Nova Scotia

Hundreds of N.S. youngsters with autism wait for intervention program

Children are on a lengthy wait list for diagnosis and then on another for early intensive behavioural treatment, says the executive director of Autism Nova Scotia.

Autism Nova Scotia says there are a record 222 children on wait list for early intervention treatment

Cynthia Carroll of Autism Nova Scotia says hundreds of children are waiting anywhere from 18 to 24 months to be diagnosed with autism. (CBC)

Mary MacKinnon had been waiting for a call inviting her four-year-old son to start Nova Scotia's early intervention program for children with autism spectrum disorder.

The call never came.

"I'm sad, frustrated and angry," said MacKinnon from her home in Sydney, N.S.

"He's not going to be where he could be. He could be a lot more comfortable going to school."

MacKinnon's son, Brody Besso, is starting school this September. He was one of hundreds of children in the province on a wait list for the Early Intensive Behavioural Intervention Program (EIBI).

The 12-month intensive program pairs the child with direct-care staff, a clinical supervisor and a speech-language pathologist — with a focus on developing social communication skills.

Mary MacKinnon and her son Brody Besso. (Submitted by Mary MacKinnon)

Wait list grows to 222 children

As of last month, there were 222 children eligible and waiting to access EIBI, according to figures provided by the Nova Scotia Health Authority.

That's up from 175 in September 2018.

Cynthia Carroll, executive director of Autism Nova Scotia, said 222 is the most children she has ever seen on the list.

She said hundreds more are waiting anywhere from 18 to 24 months to be diagnosed with autism. After the diagnosis, families can often wait years to access EIBI.

"As you have wait lists upon wait lists, it can bottleneck a system," said Carroll in an interview at the Autism Nova Scotia office in Halifax.

"I think that's where it can get concerning, on the question of are children getting dangerously close to missing the treatment window?" she said.

"I know there are definitely situations in which that will happen."

Because of the wait list, and because age six is the cutoff, the oldest preschool-age children are prioritized.

Numbers expected to dwindle: IWK

Heather Osborne-Vincent, manager of rehabilitation services at the IWK Hospital in Halifax, said the number of children on the wait list is constantly fluctuating.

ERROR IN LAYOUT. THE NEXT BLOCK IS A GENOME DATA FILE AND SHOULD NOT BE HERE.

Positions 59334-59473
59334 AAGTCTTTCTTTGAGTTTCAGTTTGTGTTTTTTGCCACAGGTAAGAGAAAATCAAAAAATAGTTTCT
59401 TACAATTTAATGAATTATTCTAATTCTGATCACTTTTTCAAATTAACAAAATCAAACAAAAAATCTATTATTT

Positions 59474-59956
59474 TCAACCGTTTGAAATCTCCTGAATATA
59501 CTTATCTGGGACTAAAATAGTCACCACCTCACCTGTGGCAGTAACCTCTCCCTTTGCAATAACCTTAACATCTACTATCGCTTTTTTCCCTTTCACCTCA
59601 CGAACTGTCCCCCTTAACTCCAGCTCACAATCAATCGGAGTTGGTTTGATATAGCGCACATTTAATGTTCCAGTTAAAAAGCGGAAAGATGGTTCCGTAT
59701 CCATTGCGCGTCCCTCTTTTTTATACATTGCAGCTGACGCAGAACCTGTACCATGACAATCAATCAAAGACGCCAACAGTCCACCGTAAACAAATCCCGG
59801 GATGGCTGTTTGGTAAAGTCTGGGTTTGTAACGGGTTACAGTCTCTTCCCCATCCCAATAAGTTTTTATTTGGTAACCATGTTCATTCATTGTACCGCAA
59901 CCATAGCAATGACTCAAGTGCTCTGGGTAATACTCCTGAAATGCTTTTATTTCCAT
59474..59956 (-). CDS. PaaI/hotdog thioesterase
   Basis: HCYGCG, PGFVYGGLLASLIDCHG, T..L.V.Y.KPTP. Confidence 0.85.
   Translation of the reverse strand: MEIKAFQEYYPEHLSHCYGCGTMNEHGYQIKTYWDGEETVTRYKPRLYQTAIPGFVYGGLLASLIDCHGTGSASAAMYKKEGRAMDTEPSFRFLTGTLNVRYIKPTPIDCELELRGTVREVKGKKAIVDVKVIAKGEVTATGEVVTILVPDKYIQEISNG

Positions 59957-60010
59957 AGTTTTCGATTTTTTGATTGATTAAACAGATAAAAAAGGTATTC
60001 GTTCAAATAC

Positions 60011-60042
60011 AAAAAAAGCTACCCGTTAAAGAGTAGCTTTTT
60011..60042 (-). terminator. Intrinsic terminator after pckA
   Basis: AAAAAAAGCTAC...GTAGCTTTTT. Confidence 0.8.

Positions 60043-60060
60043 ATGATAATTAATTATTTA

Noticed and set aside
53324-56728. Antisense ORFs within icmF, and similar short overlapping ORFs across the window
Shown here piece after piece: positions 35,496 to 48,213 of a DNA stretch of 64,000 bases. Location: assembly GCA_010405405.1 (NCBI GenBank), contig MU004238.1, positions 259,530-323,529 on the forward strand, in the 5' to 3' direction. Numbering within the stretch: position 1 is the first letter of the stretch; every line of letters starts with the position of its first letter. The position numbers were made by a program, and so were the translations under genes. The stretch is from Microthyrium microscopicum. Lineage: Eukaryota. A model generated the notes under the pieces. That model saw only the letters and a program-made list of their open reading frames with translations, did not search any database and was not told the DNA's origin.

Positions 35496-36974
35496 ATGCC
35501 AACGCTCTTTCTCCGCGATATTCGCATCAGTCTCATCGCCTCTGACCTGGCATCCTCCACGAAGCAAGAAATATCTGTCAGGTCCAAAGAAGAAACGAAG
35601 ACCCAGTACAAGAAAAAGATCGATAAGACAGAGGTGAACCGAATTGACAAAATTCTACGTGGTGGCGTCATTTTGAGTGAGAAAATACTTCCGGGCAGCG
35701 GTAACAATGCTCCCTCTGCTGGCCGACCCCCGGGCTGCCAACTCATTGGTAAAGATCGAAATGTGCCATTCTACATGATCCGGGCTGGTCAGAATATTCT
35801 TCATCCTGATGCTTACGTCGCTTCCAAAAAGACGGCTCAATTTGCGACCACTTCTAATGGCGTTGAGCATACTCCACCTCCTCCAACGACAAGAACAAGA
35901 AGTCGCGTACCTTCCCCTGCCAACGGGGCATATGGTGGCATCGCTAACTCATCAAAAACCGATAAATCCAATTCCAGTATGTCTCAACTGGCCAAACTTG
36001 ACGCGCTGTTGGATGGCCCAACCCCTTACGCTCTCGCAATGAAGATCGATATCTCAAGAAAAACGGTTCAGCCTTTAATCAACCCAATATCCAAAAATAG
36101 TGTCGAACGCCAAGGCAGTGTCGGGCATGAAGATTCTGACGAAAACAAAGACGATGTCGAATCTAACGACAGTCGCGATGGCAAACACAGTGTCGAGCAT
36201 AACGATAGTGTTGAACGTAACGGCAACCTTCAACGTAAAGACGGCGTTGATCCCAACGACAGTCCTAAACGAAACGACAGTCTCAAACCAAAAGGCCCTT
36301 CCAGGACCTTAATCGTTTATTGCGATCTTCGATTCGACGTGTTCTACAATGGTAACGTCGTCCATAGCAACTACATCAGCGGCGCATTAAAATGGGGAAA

She noted that between June and October of last year, roughly 70 children started EIBI, as older children finished the program and prepared to start school in the fall.

Osborne-Vincent said she expects the list will dwindle over the next several months.

"There is a time of the year when the wait list goes down considerably, and then it grows," said Osborne-Vincent in a recent interview at the IWK.

Heather Osborne-Vincent, right, of the IWK Health Centre says the number of children on the wait list is constantly fluctuating. (CBC)

But she also acknowledged that the prevalence of autism has been increasing, and so "we're seeing that impact our wait-list numbers."

On Wednesday, the Health and Wellness Department announced a new pilot program that will provide one-on-one coaching to parents of toddlers with autism, using play-based activities to help develop communication and social skills.

The program, which is being offered in Halifax, will cost $2 million over four years. It aims to help 35 children between age one and three in the first year, and 50 children in each of the following three years.

'Are we doing the right thing?'

MacKinnon started noticing developmental delays with her son when he was about 18 months old, but he has to wait nearly two years to see a speech therapist.

At that appointment, the therapist suspected Brody may have autism. They then had to wait another year for an assessment.

He was referred to EIBI late last year. But because he's starting school in September, the clock has been ticking and there is no longer enough time for him to complete the program before school starts.

Although some parents choose to defer school for a year to allow their children to access the program, MacKinnon said that was not possible for her family.

All options considered

Her husband works in Alberta, and she is returning to school herself this fall to become a teaching assistant, in part so she can better support her son.

"We thought about any option that we could to make it happen, and it just wasn't possible," said MacKinnon.

"He's missing out on what I hear is a really great program and probably could have been something really good for him. It makes us feel like, are we doing the right thing?"

'Chain reaction of a failed system'

MacKinnon said she feels if Brody was able to meet with the speech therapist sooner, the red flags would have been caught sooner.

"And then he would have been diagnosed a lot sooner," she said.

"It's a chain reaction of a failed system."

Last year, more than 80 families chose to defer school for a year so their children could take advantage of EIBI, the health authority said.

Fewer job vacancies

Staffing has also been an issue, although several vacancies have been filled in the last few months.

The health authority said at the end of March, there were 6.7 full-time equivalent vacancies, compared to 10.2 in November 2018.

In 2016-17, the province committed an additional $3.6 million to expand EIBI. Autism Nova Scotia has called on the provincial government to reconvene its expert panel on Early Intensive Behavioural Intervention.


Aly Thomson


Aly Thomson is an award-winning journalist based in Halifax who loves helping the people of her home province tell their stories. She is particularly interested in issues surrounding justice, education and the entertainment industry. You can email her with tips and feedback at


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